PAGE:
The COVID-19 pandemic triggered a succession of shocks and waves, each setting off their own spinoff events. The extent and impact of disruption varied considerably, however, between regions, economic sectors, and segments of the shipping market. The recovery is similarly proving uneven, with differences in the levels and scale of policy support and unequal access to vaccines.
Although the initial impact on maritime transport was less dramatic than predicted, the outlook is shadier. The timescale for a lasting recovery will depend on the progress of the pandemic, the extent and timing of world vaccination plans, and the duration of policy support measures. At present the nascent recovery is being threatened by supply-chain breaks and logistical bottlenecks that are disrupting shipping markets and pushing cost levels to historic highs.
The study found that the coronavirus also accelerated existing megatrends — geopolitical, technological and environmental. They have developed slowly over the past decade, but accelerated during the pandemic and continue to transform maritime transport and trade:
Geopolitics — The COVID-19 health crisis underscored the extent to which nations are economically and socially interdependent — integrated through global supply chains and their underlying extended maritime transport networks. In the face of heightened geopolitical risks and rising trade tensions, many countries and enterprises are shifting their mindsets and now perceive global interdependency partly as a vulnerability. To mitigate risks and build resilience — they are therefore aiming to reduce their reliance on distant foreign suppliers.
Resilience — The COVID-19 disruption has tested supply chains and their underlying business models, and put transport and logistics networks under strain. Enterprises and governments are aiming to make supply chains more robust and resilient, including by looking to diversify their business partners and suppliers. This will involve a new balance between local, regional and global production. They are also reconsidering inventory and stock management strategies and the trade-offs between just-in-time and just-in-case supply chain models.
Technology — Customs officials, port workers, and transport operators increasingly recognize the value of new technologies and digitalization, not just as a way of boosting efficiency but also for maintaining business continuity at times of disruption. Technological innovations include advanced analytics, on-board sensors, communications technology, port-call optimization, blockchains, big data, and autonomous ships and vehicles. During the pandemic, these technologies have helped reduce physical contact, and keep ships moving, ports open and cross-border trade flowing. Technological advances have also stimulated consumer spending online and a growth in e-commerce. These trends will continue to redefine production and consumption patterns and the ways in which ships, ports and their hinterland connections deliver cargo and services.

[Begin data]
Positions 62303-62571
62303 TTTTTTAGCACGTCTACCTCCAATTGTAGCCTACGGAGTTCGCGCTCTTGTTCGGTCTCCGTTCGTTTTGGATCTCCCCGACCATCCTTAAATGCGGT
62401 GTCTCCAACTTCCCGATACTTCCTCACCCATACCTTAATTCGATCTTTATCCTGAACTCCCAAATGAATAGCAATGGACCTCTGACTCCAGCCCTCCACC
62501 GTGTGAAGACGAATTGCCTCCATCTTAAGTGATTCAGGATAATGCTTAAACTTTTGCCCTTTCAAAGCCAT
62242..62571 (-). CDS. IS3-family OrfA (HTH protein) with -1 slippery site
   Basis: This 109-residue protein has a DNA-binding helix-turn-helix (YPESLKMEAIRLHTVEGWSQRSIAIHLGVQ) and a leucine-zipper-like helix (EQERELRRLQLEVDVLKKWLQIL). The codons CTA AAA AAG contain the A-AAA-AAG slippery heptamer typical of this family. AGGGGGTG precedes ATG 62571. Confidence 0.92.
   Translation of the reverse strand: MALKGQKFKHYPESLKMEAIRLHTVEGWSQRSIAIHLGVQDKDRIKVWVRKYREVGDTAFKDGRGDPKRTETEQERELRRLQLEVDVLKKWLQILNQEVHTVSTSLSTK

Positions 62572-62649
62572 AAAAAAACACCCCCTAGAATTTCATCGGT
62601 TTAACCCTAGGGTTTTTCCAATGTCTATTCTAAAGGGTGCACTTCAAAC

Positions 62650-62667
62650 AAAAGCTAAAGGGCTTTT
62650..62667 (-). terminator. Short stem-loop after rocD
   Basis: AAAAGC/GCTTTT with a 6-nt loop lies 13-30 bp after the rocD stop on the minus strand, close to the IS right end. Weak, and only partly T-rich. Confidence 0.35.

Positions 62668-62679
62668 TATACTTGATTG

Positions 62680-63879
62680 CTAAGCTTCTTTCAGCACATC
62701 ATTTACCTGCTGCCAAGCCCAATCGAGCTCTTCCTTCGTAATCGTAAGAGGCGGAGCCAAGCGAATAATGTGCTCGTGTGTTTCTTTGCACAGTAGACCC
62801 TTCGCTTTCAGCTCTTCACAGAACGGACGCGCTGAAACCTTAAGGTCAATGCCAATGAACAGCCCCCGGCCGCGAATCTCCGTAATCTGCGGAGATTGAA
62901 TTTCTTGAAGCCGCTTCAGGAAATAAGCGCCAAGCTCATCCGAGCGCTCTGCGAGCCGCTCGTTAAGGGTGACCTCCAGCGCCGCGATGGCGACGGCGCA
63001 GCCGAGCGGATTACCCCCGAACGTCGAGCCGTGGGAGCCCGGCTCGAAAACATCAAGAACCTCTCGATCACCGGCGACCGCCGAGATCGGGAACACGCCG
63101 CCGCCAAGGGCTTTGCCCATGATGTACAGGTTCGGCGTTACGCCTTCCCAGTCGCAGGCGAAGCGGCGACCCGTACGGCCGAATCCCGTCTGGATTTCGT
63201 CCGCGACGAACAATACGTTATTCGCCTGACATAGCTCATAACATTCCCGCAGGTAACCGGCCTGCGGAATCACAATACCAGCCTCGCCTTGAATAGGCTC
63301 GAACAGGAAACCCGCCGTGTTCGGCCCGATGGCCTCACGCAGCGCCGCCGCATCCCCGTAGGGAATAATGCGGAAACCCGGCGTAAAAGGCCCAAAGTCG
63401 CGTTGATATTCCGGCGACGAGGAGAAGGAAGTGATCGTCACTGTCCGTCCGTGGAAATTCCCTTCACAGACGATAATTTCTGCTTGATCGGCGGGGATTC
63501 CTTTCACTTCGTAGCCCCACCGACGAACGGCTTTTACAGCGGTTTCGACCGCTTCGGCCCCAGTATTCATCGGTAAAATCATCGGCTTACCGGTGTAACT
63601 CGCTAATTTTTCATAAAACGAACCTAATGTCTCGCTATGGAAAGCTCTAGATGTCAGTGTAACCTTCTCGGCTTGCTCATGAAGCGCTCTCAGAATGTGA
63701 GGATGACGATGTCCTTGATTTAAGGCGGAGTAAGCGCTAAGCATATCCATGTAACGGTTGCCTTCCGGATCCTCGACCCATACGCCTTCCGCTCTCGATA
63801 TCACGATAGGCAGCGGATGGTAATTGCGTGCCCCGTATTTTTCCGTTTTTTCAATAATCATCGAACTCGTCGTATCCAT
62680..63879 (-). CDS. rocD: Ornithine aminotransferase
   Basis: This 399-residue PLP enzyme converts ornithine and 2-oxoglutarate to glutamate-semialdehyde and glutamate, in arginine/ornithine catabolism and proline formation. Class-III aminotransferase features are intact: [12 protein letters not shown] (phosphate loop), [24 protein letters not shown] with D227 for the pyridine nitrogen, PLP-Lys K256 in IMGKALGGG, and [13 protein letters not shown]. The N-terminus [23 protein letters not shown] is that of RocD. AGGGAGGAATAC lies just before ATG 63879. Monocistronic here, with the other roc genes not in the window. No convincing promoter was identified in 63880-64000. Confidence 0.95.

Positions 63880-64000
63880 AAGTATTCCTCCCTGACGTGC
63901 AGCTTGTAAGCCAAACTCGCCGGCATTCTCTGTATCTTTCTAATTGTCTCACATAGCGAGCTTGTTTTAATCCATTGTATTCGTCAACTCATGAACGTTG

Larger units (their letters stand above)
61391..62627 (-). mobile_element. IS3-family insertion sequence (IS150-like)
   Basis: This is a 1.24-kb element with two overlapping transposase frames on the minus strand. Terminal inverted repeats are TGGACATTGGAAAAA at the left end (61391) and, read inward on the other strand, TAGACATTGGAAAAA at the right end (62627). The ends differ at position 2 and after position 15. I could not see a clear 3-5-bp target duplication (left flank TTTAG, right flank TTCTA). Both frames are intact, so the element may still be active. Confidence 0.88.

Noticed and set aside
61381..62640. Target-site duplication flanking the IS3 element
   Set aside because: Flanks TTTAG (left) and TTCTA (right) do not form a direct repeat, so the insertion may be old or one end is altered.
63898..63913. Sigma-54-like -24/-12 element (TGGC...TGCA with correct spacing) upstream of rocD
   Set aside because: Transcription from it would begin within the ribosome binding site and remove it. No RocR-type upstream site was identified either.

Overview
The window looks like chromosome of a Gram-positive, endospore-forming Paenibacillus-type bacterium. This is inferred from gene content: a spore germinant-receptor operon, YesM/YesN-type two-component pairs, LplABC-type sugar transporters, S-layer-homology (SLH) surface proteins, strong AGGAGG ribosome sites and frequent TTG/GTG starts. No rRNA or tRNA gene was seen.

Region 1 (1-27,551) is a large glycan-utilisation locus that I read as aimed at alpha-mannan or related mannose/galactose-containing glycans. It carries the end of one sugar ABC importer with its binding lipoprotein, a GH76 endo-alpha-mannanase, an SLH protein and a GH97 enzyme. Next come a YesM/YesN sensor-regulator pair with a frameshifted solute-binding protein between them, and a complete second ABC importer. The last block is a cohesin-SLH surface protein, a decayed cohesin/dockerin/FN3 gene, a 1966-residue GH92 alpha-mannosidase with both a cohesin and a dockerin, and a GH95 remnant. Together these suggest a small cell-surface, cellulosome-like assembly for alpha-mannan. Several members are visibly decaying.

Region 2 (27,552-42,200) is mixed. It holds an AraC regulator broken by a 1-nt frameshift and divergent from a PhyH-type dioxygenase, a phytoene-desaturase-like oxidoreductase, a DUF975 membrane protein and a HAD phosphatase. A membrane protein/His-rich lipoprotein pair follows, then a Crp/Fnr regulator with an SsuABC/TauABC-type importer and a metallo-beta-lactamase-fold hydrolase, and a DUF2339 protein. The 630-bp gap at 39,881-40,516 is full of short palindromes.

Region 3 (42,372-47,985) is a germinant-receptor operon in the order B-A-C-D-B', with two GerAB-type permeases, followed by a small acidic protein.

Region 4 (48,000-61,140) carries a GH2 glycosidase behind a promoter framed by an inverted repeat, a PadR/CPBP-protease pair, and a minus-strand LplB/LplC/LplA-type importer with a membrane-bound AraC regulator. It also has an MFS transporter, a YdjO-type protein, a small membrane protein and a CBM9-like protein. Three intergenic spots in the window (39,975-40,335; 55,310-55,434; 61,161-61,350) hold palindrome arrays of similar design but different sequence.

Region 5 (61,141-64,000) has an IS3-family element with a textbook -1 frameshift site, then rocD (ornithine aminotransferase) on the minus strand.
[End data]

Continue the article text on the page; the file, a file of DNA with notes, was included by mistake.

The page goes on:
Shipping market dynamics — In anticipation of future disruptions, carriers, shippers, ports, and inland transport operators will be rethinking their business and operating models to respond more flexibly to changing market conditions. Having seen the way in which the trade rebound stumbled against logistical bottlenecks and constrained capacity following the COVID-19 shock, they are likely to reconsider their levels of investment in shipping and ports as well as their planning operations. They can also anticipate potential greater regulation of shipping markets as national competition authorities step up their monitoring of freight rates and market behaviour and scrutinize rapid movements in shipping prices.
Decarbonization and the energy transition — Maritime transport is facing growing pressure to decarbonize and operate in a more sustainable way — issues that have also come to the fore as part of the post-pandemic recovery. With ongoing IMO work on greenhouse gas emission reduction in shipping providing further momentum, shipping is expected to change its fuel mix and use new technology and ship designs, alternative fuels and operational adjustments to cut its carbon and environmental footprint. For energy, shipping is not just a large-scale user but also a major carrier, so the industry will have to respond to lower demand for oil tankers and coal carriers and more for ships transporting hydrogen, ammonia and other alternative fuels.
Climate adaptation and resilience — Maritime transport infrastructure and services came under severe stress as a result of the pandemic and the closure of the Suez Canal. This was in addition to the ongoing dangers of climate change: over recent years extreme weather events, including floods, hurricanes and cyclones, have been causing frequent and intense disruptions for both coastal infrastructure and hinterland connections. With current climate projections pointing to a global warming trajectory exceeding the agreed targets under the Paris Agreement, the maritime industry and governments need to invest in adaptation and in climate-proofing maritime transport infrastructure and services, as well as accelerate the development of related legal, policy and technical measures, and capacity-building.
The maritime transport sector is now under unprecedented pressure from a set of external factors that push it to structural and difficult to predict changes.